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New Shadow Report Details How Sexual Abuse Problems in Catholic Church Represent an International Crisis

October 8, 2002

CFFC requests meeting with Vatican officials to discuss findings Meetings to proceed with
Committee on the Rights of the Child

(Rome) – Today, there is little confidence that the Vatican will adequately respond to the enormous worldwide child sex abuse crisis within the Catholic church. In fact, there is ample evidence that the church hierarchy is attempting to minimize the scandal by defining it as a problem largely confined to the United States. There have even been attempts to spin the problem as one that is a result of progressive thinking in the church and that it would disappear by priestly adherence to a more conservative church line. This ignores the systemic problems that exist and the cover up by senior church officials who have yet to be held accountable for their actions.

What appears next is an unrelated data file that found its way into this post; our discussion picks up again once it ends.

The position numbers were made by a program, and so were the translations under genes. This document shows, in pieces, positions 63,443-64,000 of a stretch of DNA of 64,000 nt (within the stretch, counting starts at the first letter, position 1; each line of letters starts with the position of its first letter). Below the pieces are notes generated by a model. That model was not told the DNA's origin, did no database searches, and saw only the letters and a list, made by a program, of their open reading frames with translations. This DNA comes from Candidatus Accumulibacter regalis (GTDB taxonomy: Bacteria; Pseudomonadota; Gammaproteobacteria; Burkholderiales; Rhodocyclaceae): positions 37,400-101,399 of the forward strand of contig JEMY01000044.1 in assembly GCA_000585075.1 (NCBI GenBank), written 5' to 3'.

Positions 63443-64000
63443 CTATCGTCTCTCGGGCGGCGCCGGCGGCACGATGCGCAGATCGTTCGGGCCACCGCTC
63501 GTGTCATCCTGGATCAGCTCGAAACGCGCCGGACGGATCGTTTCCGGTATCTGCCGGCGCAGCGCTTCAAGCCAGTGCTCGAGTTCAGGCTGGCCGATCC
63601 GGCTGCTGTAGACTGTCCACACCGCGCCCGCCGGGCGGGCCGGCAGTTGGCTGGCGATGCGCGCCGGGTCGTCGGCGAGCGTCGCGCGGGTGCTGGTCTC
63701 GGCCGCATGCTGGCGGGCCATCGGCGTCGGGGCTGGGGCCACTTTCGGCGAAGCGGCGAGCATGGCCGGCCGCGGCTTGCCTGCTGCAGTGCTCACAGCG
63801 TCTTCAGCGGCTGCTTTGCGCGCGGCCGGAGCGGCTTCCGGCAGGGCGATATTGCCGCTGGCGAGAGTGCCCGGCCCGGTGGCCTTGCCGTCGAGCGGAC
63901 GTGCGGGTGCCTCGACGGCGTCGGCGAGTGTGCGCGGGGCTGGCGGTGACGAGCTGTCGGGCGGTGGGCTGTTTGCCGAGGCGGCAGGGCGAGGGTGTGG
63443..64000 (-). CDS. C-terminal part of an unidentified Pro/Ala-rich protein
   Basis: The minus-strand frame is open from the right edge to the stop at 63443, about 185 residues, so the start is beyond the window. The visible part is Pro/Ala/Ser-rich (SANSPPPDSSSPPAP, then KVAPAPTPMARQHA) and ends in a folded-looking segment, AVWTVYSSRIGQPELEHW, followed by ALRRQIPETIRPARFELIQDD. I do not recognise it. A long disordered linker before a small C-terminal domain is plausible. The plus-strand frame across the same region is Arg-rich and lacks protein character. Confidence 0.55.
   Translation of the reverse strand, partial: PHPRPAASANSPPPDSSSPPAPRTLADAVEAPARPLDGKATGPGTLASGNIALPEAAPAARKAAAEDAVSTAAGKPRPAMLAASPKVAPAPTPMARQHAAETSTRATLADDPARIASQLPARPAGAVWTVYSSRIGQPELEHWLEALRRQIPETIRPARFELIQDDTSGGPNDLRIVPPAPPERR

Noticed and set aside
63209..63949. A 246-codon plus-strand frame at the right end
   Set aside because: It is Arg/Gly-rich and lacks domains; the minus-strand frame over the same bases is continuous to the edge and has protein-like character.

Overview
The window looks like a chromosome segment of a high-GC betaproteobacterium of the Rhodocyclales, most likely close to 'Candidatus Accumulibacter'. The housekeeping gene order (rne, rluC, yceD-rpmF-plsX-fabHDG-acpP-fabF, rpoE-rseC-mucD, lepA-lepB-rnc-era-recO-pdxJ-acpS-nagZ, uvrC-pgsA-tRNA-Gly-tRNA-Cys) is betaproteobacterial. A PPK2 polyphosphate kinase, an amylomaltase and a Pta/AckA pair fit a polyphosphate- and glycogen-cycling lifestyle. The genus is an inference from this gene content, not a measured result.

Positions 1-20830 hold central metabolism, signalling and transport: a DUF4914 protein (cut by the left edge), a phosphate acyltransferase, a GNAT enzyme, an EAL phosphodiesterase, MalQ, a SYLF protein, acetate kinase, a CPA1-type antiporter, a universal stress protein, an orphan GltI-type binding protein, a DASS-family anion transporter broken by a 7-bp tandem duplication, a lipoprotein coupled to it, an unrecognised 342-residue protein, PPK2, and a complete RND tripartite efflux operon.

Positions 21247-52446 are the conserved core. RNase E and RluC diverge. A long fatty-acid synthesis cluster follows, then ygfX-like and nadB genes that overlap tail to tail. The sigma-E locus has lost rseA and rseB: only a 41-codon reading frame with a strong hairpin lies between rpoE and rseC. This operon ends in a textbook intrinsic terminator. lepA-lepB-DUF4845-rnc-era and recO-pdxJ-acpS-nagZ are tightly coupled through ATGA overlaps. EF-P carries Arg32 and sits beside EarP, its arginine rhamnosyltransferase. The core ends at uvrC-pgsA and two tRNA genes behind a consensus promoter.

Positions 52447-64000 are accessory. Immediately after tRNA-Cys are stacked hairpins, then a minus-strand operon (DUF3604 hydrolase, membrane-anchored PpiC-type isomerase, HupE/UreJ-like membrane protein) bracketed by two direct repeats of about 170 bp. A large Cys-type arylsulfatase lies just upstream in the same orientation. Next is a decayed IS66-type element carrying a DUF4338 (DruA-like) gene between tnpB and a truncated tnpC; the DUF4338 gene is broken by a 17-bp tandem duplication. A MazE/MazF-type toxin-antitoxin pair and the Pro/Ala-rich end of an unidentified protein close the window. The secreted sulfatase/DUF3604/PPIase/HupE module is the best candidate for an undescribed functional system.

Therefore, Catholics for a Free Choice released The Holy See and the Convention on the Rights of the Child, a report that illustrates the international scope of the sexual abuse crisis in the Catholic church. CFFC called for a meeting with Vatican officials to discuss the report and its implications as well as recommendations to solve the crisis.

“This report shows that sexual abuse in the Catholic church is not an American crisis. It is a global crisis with victims around the world,” said Frances Kissling, president of Catholics for a Free Choice. “Because of the scope of the crisis, the church needs to respond now and develop a plan of action. We have a number of recommendations to present to them on how they should do that,” she said.

“Working from our status as an accredited non-governmental organization, CFFC prepared this ‘shadow report’ to the United Nations Committee on the Rights of the Child,” said Kissling.  “That committee’s mandate is to monitor signatories’ compliance with the Convention on the Rights of the Child.  The Holy See acceded to this convention in 1990, and thereby pledged to uphold its provisions.  Sadly, the report illustrates the Holy See’s failure to effectively implement the Convention in the twelve years since its accession. We hope to find out why and provide recommendations to remedy this failure.”